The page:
John joined the Ballyshaners in 2006. “I was Shanghaied on New Year’s Eve at Pat Troy’s restaurant when two Ballyshaners invited me to volunteer as a parade marshal ‘just for that day.’ This will be my 14th year, and my 13th parade. I missed 2008; I was in Iraq.”

For this year’s parade, the Ballyshaners selected John Brennan, owner of Daniel O’Connell’s Restaurant and Bar, as Grand Marshal. “To follow on what Pat Troy started is a privilege,” he says.

The Boyle School of Irish Dance. (Photo: Zebra)
The William Ramsay Elementary School cheerleaders danced in the St. Patrick’s Day Parade. (Photo by James Cullum)
The NYPD Emerald Society captured everyone’s attention during Old Town’s St. Patrick’s Day Parade (Photo by Mary Wadland)
City of Alexandria Pipe and Drums. (Photo: Zebra)

Brennan is a native of Kilkenny, Ireland, and an Old Town homeowner who has been an active member of Alexandria’s business community since he and Billy O’Sullivan opened Daniel O’Connell’s in 2006. They wanted to bring an authentic, modern Irish dining experience to Alexandria. John and his wife Margaret took sole ownership of O’Connell’s two years ago and last year O’Connell’s was recognized by the Alexandria Chamber of Commerce as the 2019 Best Medium Size Business of the Year.

“My first St. Patrick’s Day Parade in Old Town was 10 years ago. I thought it was fantastic, and every one I have attended since—I can only be proud to be Irish. To all the police that control the route and also to the City, I thank you,” he says.

“I think Alexandria, and especially Old Town, is a fantastic place and a beautiful area to live in. We looked at a lot of different places to open up O’Connell’s but the day we drove down King Street I knew we had location, location, location,” Brennan adds. “I love the historical feeling you get walking around Old Town. Developing the waterfront will encourage more people to come here and enjoy what our fantastic restaurants have to offer.”

How does it all happen?

This year’s parade is expected to include more than 110 separate entries with some 1,300 participants ranging from many types of bands to civic groups and fraternal organizations; Irish dancers and performers to police, fire, and military honor guards and displays; political interests and even Meet-Up groups and Star Wars reenactors. It looks to be something for everybody.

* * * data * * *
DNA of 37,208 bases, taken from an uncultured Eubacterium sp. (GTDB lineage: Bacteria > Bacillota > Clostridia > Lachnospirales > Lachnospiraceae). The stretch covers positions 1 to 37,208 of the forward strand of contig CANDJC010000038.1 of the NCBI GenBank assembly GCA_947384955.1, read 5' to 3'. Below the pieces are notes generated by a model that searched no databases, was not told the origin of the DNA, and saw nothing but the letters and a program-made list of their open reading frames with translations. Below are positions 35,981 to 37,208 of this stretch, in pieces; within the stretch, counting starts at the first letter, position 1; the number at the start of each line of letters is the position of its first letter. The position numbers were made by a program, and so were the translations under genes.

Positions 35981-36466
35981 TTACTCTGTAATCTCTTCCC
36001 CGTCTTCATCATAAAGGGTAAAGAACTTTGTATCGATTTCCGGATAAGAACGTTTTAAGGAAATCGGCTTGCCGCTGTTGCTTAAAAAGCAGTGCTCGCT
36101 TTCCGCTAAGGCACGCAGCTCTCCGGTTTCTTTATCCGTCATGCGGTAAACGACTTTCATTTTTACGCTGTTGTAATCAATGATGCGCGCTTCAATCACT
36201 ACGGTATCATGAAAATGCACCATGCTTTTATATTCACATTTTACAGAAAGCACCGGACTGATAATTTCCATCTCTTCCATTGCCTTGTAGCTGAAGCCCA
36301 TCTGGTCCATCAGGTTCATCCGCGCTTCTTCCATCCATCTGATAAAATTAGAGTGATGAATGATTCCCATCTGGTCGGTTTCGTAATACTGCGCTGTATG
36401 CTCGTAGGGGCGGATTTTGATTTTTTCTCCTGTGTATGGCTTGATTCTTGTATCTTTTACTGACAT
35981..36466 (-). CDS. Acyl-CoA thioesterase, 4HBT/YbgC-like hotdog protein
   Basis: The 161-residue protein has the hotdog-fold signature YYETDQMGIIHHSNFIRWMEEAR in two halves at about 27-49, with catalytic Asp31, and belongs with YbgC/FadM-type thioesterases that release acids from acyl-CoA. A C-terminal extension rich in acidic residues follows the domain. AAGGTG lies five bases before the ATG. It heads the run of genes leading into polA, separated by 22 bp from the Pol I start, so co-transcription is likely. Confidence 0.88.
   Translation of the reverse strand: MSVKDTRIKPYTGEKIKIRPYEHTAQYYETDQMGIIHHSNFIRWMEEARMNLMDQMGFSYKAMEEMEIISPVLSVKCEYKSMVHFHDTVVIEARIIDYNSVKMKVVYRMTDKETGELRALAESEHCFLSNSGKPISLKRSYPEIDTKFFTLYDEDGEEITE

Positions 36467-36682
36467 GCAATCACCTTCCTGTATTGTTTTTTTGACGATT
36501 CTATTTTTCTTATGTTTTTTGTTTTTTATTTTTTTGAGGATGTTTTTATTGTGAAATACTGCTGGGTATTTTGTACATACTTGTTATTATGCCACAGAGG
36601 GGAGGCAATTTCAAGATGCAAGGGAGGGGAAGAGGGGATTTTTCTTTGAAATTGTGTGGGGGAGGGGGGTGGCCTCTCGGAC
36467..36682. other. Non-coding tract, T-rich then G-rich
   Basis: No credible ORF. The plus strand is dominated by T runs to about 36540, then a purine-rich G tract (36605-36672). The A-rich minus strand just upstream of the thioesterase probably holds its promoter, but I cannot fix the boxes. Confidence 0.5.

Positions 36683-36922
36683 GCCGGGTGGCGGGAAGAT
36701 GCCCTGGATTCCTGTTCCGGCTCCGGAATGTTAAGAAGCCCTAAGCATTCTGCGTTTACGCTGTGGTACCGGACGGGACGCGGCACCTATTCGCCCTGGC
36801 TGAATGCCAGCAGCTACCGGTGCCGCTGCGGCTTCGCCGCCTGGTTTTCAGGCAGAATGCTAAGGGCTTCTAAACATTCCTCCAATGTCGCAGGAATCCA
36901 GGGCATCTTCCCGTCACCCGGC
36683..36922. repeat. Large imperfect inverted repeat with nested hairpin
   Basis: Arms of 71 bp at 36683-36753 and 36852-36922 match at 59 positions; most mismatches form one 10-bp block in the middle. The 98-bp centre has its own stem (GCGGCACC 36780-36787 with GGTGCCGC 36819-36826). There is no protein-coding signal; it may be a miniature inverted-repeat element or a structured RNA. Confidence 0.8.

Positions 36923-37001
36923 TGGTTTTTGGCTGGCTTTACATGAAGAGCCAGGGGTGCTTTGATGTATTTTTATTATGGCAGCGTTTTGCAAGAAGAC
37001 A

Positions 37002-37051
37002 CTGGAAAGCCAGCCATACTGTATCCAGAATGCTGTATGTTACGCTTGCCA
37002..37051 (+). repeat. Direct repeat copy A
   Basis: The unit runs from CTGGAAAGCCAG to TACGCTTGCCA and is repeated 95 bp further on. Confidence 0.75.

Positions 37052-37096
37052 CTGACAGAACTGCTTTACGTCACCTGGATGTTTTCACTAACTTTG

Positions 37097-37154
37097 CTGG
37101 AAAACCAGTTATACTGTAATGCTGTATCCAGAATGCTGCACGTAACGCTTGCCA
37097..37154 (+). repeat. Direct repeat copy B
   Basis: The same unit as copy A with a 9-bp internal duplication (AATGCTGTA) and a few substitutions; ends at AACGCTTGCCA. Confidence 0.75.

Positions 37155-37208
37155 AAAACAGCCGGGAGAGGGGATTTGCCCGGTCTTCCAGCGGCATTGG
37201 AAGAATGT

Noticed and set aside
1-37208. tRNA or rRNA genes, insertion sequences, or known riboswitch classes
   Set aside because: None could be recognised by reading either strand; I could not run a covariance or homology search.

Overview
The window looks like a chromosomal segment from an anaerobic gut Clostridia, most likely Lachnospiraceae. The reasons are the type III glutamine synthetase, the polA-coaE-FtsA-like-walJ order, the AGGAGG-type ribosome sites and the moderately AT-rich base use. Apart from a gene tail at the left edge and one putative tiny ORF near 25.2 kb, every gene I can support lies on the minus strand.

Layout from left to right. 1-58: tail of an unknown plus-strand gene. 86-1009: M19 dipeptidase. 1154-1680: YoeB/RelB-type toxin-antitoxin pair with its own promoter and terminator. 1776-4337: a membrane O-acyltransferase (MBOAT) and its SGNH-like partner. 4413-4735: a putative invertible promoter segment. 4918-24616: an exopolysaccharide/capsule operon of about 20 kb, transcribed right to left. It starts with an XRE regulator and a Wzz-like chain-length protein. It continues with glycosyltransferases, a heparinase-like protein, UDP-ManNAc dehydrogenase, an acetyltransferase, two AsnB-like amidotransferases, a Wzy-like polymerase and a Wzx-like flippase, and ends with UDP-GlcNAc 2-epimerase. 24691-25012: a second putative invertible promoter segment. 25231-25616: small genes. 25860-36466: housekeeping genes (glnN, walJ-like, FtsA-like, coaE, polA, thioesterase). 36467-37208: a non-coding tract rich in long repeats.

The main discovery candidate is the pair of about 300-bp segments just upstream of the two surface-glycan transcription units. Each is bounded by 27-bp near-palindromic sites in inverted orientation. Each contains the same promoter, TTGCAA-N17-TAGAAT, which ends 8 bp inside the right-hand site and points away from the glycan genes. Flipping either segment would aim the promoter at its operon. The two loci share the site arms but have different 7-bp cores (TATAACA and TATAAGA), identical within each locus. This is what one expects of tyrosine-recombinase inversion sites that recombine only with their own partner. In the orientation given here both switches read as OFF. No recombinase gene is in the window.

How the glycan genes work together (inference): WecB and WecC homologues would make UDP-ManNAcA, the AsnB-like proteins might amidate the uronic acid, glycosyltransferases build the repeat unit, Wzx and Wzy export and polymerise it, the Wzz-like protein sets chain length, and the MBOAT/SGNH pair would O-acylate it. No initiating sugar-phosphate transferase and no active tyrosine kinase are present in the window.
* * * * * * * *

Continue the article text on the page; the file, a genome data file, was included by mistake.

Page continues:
Newzie, the ZEBRA mascot, always makes lots of friends (Photo: Zebra)

And that “everybody” in 2019 was more than 14,000 people lining the parade route. Ballyshaners membership is only 20 people (plus volunteers on parade day), so organizing this event takes year-round effort. And money. It costs at least $42,000 to fund the parade.

The St. Patrick’s Day Parade is the only parade that proceeds down King Street and that’s not going to change anytime soon, even though keeping the King Street route adds approximately $10,000 to total costs. The Ballyshaners, known as fierce advocates for small business owners, believe it is important to celebrate Irish heritage while showcasing King Street’s many businesses and restaurants. In fact, numerous businesses report that St. Patrick’s Day Parade Day is their biggest business day of the year!

Why the Parade is so early in March

You may have noticed by now that St. Patrick’s Day is March 17. Why is the parade held so early in March? The fact is that Alexandria is not alone in celebrating Irish heritage this month. Because so many of the bands, dancers, schools, and other participants also march in that parade across the river, the Ballyshaners hold the event on the first Saturday of March to ensure they will never overlap.

St. Patrick’s Day parade enthusiasts starting young. (Photo: Zebra)

The parade is a rain or shine event and was postponed only once in its history. In 2018, the City of Alexandria cancelled it due to unusually high winds. That was the year that Pat and Bernadette Troy were named Grand Marshals. Not wanting their founder to miss having a parade in the year when they were chosen for that honor, Ballyshaners held the parade on March 18. They expected that many bands, dancers, and other entrants would be too worn out from events elsewhere. To their pleasant surprise, virtually all participated. Pat Troy died a week later.

Because the event requires year-round planning and outreach to businesses, Ballyshaners conduct fundraisers and accept tax-deductible donations all year, culminating with the Irish Festival in August. They steadily cultivate new relationships, and this year have welcomed partnerships with The Alexandrian, Morrison House, and Landini Brothers Restaurant.